Superfood of the Amazon25 January 2016
While I was away on my honeymoon in Brazil I became curious about ‘Açai na tigela’, the now ubiquitous fruit slushie that is available in every juicery on every street corner in Rio De Janeiro and is ordered by the bowl in tourist hotspots with sliced banana on top and a little pot of granola on the side. It is sweet and grainy, so tastes as if it has sweetner added and is advertised as as an energising, antioxidant ‘meal in itself’ – so what is the true scoop on Açai?
We met with Carlo, a local of Rio state and expert on the Costa Verde jungle surrounding that carpets the land between Rio and São Paolo. He explained that the deforestation of the palm tree that gives the Açai berry by those who relied on the tree for their food and income was becoming a major problem. The tree was being cut down for its’ heart – palm hearts can be sold for food and medicine. This is the tree:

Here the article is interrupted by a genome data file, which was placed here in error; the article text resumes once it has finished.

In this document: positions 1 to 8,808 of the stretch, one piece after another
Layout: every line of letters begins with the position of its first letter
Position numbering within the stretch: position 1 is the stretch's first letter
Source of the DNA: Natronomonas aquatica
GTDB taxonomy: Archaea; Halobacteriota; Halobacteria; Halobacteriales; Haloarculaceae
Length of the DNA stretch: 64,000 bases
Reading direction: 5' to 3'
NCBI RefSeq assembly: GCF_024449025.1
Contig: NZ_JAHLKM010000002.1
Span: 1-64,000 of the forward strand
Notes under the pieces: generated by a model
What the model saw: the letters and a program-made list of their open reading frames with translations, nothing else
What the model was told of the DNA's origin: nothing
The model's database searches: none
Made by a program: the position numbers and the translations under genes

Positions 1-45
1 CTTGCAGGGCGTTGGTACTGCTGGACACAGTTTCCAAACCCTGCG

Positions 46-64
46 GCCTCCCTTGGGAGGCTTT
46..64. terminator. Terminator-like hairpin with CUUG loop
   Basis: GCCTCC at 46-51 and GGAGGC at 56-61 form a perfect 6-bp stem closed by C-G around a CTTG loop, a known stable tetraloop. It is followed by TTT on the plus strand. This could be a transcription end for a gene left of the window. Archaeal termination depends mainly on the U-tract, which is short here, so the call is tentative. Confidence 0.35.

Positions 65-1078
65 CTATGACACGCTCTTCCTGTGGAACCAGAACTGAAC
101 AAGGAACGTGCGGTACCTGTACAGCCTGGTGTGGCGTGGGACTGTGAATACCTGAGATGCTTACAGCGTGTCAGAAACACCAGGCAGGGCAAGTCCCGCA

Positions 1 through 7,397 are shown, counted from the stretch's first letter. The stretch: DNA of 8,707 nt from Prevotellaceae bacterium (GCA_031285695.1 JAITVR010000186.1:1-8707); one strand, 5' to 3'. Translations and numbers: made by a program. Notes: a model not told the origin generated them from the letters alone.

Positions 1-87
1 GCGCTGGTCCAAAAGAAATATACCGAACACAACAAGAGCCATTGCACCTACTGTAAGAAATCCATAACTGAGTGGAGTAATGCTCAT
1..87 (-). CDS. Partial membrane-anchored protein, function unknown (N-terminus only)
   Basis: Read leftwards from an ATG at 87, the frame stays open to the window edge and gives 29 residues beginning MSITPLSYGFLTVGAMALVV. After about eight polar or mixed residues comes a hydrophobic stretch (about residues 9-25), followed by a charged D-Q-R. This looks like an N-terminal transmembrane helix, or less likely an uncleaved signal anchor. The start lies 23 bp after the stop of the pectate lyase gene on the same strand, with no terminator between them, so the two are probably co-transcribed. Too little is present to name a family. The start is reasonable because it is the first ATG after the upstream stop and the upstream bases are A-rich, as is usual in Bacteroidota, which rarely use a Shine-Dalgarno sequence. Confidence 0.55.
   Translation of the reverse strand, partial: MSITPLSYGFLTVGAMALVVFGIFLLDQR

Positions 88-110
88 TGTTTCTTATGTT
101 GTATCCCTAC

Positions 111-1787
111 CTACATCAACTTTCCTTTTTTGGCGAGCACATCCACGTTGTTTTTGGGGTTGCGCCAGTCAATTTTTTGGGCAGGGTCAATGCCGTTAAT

Carlos told us that research was done by a Brazilian food innovation agency who looked into the nutritional profile of the berry. The berry starts off green and if squeezed a sweet tasting gel is produced – good for long walks through the jungle!
The purple colour comes later, when the fruit is ripe. By then the seed inside has grown so that the berry is actually more of a seed with a very thin layer of skin around it:
The skin is pulled off and freeze-dried to become Açai powder which is blended with ice, guarana (the source of any energy claims of Açai na tigela), banana and other sweet or superfood additions. Sadly, Wikipedia seems to have quite a low opinion of the health benefits of consuming Açai but if the muscle-bound fitness bods on Copacabana Beach are anything to go by, all with Açai in hand, something is certainly working!
To try at home find the raw powder here at Kate Magic’s website Raw Living.